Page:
Known Years of Operation

Nov 1, 1916 - Jan 1, 1959

Number of Seats

Approximately 2000

Owner/Managers

T&D JR Enterprises, E.F. James, Jensen and Von Herberg

The Liberty Theatre was just one name for a theater that saw upwards of ten different names between 1914 and 1959, when it was finally closed and demolished. The theater was originally given the name "Liberty" by Jensen and Von Herberg in 1917. Jensen and Von Herberg were a pair of entertainment business owners who owned the Columbia theatre in Portland as well as multiple theaters in Seattle and Butte, Montana before they purchased the Liberty. Notably, Jensen and Von Herberg were interested in purchasing the theater to increase the size of their circuit as early as 1915, however, Portland censorship policies on films deterred their interest (Oregon Daily Journal, 1916). Still, it was not long until the former proprietor of the theater, E.F. James, surrendered his lease on the building which was then known as "The Broadway Theatre" and Jensen and Von Herberg took charge. Ultimately, the Liberty Theatre would be one of Jensen and Von Herberg's most prosperous ventures as the Liberty was Portland's largest theater devoted exclusively to motion pictures at the time. The pair would hold onto the theater until the late 1920s when the theater was once again sold and renamed “The Music Box," (Vogel).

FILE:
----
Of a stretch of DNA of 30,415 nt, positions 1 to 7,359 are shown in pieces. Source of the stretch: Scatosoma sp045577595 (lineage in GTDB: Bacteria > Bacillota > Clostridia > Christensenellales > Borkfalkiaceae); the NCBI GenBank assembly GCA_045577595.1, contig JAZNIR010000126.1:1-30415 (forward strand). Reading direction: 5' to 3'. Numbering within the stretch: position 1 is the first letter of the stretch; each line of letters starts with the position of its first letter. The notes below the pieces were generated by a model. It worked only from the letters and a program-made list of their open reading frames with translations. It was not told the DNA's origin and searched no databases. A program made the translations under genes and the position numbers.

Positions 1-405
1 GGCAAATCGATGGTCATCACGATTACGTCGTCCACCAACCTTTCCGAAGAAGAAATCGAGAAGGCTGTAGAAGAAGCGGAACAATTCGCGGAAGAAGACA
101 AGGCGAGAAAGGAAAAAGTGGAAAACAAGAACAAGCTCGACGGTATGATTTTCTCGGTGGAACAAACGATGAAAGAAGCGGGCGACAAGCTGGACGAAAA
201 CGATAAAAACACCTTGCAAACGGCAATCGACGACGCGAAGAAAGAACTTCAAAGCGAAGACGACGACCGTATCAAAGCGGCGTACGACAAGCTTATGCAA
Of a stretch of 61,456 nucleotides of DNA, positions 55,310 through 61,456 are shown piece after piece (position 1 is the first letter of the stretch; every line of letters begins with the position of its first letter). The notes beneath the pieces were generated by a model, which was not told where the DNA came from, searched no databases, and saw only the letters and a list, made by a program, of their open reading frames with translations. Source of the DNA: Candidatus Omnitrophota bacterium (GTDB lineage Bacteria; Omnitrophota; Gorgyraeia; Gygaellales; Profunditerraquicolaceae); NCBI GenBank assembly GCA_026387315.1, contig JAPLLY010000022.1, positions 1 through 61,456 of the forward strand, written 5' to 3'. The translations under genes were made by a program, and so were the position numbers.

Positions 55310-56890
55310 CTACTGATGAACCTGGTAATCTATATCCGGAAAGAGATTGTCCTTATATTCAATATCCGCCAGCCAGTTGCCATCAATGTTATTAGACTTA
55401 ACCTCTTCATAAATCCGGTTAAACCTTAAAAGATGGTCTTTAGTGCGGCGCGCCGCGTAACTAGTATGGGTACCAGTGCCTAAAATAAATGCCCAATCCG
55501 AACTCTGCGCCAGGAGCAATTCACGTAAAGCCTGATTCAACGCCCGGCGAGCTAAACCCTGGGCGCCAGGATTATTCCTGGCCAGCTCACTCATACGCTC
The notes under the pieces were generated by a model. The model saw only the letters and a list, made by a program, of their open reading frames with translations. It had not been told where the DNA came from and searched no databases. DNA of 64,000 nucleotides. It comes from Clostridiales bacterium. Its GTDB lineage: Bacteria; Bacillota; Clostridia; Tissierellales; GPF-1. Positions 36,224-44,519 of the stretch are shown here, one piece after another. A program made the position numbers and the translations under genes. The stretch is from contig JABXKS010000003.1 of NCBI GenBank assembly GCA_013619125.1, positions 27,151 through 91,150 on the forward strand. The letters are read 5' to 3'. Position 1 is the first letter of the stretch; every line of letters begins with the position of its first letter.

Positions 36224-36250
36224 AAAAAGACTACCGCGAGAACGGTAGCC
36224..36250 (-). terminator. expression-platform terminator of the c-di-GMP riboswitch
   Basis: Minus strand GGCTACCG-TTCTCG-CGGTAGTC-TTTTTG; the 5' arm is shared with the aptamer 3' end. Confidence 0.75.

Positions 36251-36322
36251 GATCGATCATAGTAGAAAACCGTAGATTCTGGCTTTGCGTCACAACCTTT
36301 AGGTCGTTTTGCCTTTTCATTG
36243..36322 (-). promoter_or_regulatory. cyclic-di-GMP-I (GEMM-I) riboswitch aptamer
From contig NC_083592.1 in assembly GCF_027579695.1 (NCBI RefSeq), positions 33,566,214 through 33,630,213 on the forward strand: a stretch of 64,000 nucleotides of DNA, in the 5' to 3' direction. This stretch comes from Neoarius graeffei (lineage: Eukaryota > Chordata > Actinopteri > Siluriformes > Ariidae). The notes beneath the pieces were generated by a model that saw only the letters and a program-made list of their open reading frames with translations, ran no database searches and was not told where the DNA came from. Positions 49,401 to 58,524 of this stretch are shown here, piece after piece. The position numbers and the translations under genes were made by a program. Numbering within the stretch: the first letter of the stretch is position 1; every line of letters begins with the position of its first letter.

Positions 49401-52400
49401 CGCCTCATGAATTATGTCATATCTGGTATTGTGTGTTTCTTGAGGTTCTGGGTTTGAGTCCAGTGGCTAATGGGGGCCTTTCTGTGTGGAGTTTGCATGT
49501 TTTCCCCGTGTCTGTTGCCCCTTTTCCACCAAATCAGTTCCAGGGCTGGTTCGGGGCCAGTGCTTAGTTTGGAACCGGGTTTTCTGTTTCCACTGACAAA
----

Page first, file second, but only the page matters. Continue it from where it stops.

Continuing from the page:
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Between 1916 and 1918, the Liberty Theatre had three different Wurlitzer organs installed. Many of the early acts were accompanied by the musical renditions of local professional organ players who would play mainly at special events which often happened during the holidays. The Liberty hosted the most prominent films of the silent era and paid for advertisements on a near-weekly basis which document the theater’s programming. Jensen and Von Herberg were known for incorporating promotional strategies with community involvement. For example, Charlie Chaplin’s “The Kid” was the first film in which Chaplin acted, directed, and authored. This six-part comedy partially fueled Chaplin’s meteoric rise to stardom and “The Kid” is still regarded as a silent-film era classic. This significance was clearly apparent to the owner of the Liberty Theatre in Portland, Oregon, who extended the film’s stay for longer than usual because of its appeal and success. In order to advertise the extended showings, the Liberty Theatre adopted a grassroots marketing strategy that employed a local five-year-old named John Ross White who was paid to dress as Jackie Coogan and wander the streets of downtown Portland in order to promote the film. White was accompanied by his father who was dressed as Charlie Chaplin. Jackie Coogan, who co-starred alongside Chaplin, was one of the first child stars in film history at a similar age to the youngster named John (Oregon Daily Journal, 1921).

Works Cited

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    Blackwell, Tom. “Liberty Theatre.” Puget Sound Pipeline, Puget Sound Theater Organ Society, 1998.

    Fuchs, Andreas, and Ross Melnick. Cinema Treasures: A New Look at Classic Movie Theaters. p.105, MBI Publishing Company, 2004.

    The Oregon Daily Journal, 1916-1922, Oregon Historic Newspapers.

    Voegel, Joe. “Liberty Theatre.” Cinema Treasures, Apr. 2009, cinematreasures.org/theaters/27265.

Latest Research

Sunday Oregonian, Feb. 26, 1922, p. 3. Historic Oregon Newspapers.This is an ad Portland's Sunday Oregonian from February 26, 1922.
As early as 1897, local film censorship boards regulated film exhibition with standards that varied city to city, and because of a lack of…
In 1921 there was only one movie more successful than Charlie Chaplin’s The Kid.